Recently, I was honored to have the opportunity to attend a 12th grade AP Government class in a local public high school. There were 21 students in the class, ranging a multitude of backgrounds, but all 17 or recently turned 18.
After a short presentation on Ours to Change Mississippi, I was able to sit down and talk with several of the students. It was eye-opening. They were absolutely floored by some of the statistics and information they’d heard during the presentation—specifically, that Mississippi took until 1982 to pass a compulsory school attendance law and that the millennial population in Mississippi far outnumbers the baby boomer population. In fact, one of the students I talked to said, “Oh my gosh. We could really outvote them!”
The overwhelming conversation in the room was focused on a few topics. One: these students and their friends strongly want their voices to be heard, but don’t know how or where to find their own spaces to do it. Two: there was a resounding agreement that there should be a stronger emphasis, more value, placed on the education of Mississippi’s public school children. Three: the majority of the students I spoke to were very interested in candidates, voting, policy change, etc. but lack accessible resources and education in order to learn about those topics.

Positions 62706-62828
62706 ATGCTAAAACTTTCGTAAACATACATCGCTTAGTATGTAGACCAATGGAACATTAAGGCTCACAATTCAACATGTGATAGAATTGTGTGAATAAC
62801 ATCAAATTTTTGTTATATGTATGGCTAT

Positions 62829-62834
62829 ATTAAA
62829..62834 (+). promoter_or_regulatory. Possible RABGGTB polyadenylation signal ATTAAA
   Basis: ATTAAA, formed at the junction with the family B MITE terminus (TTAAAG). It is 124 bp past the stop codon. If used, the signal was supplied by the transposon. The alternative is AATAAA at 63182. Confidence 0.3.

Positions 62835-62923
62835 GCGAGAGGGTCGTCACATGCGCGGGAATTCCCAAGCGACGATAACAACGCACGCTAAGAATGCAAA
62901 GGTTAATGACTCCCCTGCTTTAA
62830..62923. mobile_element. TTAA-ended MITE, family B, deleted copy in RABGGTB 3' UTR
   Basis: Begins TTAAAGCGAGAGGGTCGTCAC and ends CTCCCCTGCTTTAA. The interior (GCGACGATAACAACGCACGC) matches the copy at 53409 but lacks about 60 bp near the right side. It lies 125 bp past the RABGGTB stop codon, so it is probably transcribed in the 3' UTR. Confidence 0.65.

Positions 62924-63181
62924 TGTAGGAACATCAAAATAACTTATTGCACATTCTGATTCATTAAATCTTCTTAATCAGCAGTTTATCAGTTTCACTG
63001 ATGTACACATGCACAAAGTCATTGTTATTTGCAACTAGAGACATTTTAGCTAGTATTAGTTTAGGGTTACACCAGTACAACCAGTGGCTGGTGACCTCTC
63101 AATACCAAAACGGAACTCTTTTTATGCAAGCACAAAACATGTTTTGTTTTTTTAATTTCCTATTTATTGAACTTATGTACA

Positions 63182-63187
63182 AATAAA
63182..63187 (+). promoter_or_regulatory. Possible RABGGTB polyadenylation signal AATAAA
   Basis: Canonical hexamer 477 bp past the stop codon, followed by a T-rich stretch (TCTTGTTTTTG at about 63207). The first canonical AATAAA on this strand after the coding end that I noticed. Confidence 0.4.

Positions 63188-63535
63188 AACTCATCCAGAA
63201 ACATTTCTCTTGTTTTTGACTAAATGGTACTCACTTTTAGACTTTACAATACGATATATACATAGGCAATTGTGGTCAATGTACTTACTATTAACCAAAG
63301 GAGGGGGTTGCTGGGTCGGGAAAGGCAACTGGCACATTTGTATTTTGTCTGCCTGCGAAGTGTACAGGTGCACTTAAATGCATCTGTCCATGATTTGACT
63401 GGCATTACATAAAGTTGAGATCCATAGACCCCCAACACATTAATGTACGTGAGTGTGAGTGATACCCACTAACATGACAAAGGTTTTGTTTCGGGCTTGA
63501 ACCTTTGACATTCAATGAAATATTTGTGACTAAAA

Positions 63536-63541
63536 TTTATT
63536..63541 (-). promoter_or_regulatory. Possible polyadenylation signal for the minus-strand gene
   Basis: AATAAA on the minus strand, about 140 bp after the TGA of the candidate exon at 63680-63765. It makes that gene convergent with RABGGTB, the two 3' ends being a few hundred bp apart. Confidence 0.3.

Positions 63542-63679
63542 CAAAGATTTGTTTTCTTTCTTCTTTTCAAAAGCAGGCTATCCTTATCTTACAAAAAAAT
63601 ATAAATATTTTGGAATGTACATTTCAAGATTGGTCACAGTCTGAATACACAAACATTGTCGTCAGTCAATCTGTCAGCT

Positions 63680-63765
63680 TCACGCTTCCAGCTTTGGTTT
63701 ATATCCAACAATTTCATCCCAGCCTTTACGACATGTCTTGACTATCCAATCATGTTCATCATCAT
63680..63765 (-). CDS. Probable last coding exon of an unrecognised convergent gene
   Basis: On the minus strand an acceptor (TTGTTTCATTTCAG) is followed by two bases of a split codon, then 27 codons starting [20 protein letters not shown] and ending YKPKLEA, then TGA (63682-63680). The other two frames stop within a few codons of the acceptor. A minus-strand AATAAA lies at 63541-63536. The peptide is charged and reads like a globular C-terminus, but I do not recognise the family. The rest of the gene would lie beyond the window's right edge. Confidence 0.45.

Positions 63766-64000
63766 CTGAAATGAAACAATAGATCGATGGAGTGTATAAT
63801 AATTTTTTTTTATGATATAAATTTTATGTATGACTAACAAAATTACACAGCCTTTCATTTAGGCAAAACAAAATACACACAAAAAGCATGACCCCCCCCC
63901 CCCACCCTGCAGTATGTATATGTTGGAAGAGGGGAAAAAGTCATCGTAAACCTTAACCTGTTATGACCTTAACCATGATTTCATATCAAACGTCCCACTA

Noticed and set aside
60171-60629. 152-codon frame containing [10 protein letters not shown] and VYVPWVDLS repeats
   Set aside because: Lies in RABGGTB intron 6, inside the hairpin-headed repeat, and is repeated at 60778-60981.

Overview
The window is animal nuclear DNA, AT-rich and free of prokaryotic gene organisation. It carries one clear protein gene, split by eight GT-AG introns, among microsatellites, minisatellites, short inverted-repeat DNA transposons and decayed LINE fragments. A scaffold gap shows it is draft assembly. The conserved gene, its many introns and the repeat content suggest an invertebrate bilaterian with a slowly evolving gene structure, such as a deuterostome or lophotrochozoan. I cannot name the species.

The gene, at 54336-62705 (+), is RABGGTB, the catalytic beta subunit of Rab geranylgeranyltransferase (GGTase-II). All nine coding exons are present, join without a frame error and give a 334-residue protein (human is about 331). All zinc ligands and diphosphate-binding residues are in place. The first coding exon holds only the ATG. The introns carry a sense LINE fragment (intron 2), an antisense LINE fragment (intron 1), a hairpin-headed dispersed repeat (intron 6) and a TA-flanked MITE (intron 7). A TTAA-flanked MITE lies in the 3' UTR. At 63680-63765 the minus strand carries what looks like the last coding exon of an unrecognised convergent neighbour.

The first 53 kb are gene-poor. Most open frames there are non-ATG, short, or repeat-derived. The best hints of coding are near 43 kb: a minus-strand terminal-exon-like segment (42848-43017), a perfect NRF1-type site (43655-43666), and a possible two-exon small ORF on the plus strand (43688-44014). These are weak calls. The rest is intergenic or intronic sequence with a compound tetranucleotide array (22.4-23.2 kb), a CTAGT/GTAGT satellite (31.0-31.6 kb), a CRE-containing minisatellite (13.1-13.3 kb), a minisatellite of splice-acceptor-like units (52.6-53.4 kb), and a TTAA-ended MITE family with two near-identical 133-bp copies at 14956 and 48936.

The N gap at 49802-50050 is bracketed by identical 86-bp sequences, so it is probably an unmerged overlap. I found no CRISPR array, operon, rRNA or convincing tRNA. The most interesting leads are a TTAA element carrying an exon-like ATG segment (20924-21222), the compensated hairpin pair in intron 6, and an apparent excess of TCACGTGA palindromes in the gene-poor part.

I am so grateful for the time I was able to spend with this group of students. Their ideas, goals, thoughts, and values left me hopeful and energized.
The future of Mississippi is going to be so vibrant.
Some of my favorite quotes:
“There are a lot of us and our generation really does have something to say. We can’t let the fear of what we want not getting done to keep us from participating.”
“I’m really quiet and shy, but this class (and this presentation) has made me want to change a rule that I think is unfair at the school. It makes me want to speak up and make people pay attention to me.”
“The numbers really spoke to me. It’s hard to see other young people making changes in other states. We have great minds in Mississippi but we maybe don’t know how to make the changes. We have the ability to change it, but our state is so traditional. The older, more traditional generations use their voices to keep us down sometimes.”